November 4, 2019 - As deer hunting season begins, the Texas Department of State Health Services reminds Texans to take precautions to protect themselves from serious diseases transmitted by animals.
This summer 20 animals and one person in southwestern Texas contracted anthrax, a life-threatening disease caused by naturally occurring bacteria present in the soil worldwide. Animals can get the disease by swallowing anthrax spores while grazing, and people can get anthrax by handling infected animals or eating their meat. Rabies and brucellosis can also be passed to people through direct contact with live or dead animals so use protective gear when handling animal carcasses.
Hunters, hikers and campers should use insect repellant to avoid bites. Mosquitoes and ticks are still active in the fall and can transmit West Nile virus, Rocky Mountain spotted fever, Lyme disease and a variety of other diseases that require prompt treatment to avoid potentially devastating complications. Infections such as plague and typhus are spread by fleas, often carried by rodents and other animals.
Tularemia and hantavirus are spread by direct contact with infected rodents or their droppings. “You can become infected by inhaling dust that contains hantavirus,” said Dr. Tom Sidwa, manager of DSHS’s Zoonosis Control Branch. “Wear a mask and follow other CDC guidelines when cleaning up after rodents, especially for heavy infestations in cabins, sheds, hunting blinds or barns.”
DSHS recommends the following precautions to minimize the risk of contracting diseases that are transmitted by wildlife:
- Use an effective insect repellent and follow package directions carefully. Those containing DEET, picaridin, IR3535, oil of lemon eucalyptus, para-menthane-diol, and 2-undecanone provide longer lasting protection.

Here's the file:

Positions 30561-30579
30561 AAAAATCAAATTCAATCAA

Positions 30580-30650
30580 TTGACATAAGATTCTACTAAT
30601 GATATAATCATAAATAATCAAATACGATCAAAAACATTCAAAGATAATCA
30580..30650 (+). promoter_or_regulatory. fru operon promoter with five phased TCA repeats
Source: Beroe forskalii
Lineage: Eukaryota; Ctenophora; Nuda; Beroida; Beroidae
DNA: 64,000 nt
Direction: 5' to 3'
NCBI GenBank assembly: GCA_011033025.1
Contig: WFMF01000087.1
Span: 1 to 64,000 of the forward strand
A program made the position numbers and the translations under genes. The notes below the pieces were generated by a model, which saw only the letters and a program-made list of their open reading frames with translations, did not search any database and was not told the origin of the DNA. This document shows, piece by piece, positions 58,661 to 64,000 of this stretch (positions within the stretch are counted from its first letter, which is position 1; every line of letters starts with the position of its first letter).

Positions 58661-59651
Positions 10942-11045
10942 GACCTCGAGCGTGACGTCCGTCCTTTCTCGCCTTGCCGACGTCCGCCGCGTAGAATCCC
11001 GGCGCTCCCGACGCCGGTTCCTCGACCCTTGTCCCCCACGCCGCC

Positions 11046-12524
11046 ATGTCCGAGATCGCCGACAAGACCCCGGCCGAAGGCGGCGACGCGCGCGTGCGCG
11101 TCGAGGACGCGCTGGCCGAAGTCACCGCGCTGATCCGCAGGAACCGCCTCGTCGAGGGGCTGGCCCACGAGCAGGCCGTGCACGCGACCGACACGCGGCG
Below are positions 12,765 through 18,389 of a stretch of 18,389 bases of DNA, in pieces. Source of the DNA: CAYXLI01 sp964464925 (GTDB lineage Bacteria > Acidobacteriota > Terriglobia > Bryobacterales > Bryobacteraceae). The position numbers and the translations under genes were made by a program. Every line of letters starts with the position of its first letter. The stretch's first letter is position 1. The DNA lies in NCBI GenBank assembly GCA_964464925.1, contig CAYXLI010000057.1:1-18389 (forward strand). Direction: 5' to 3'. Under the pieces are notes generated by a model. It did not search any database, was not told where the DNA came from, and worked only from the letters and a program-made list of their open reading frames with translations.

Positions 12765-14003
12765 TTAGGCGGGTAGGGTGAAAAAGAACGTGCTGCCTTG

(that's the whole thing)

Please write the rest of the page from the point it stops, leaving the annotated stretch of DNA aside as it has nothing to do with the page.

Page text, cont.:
- Stay on trails and avoid areas of overgrown brush and tall grasses.
- Do not touch dead animals you find or their remains, including antlers, bones, and hides.
- Wear latex-type gloves when dressing game.
- Wear eye protection when dressing game to prevent fluids or tissues from splashing into your eyes. Shooting glasses provide an acceptable level of eye protection in most cases.
- Avoid eating, drinking, using tobacco, or rubbing your eyes while dressing game.
- Wash your hands thoroughly with soap and water after handling game. If soap is not available, rinse thoroughly with water and then apply an alcohol-based hand sanitizer.
- Cook all game meats thoroughly. Do not give raw scraps to your pets.
- Wear protective clothing such as a hat, long-sleeved shirt, and long pants tucked into boots or socks and check frequently for ticks.
Hunters and outdoor enthusiasts can find additional information about diseases that can spread from animals to people at https://www.dshs.texas.gov/idcu/health/zoonosis/outdoor/.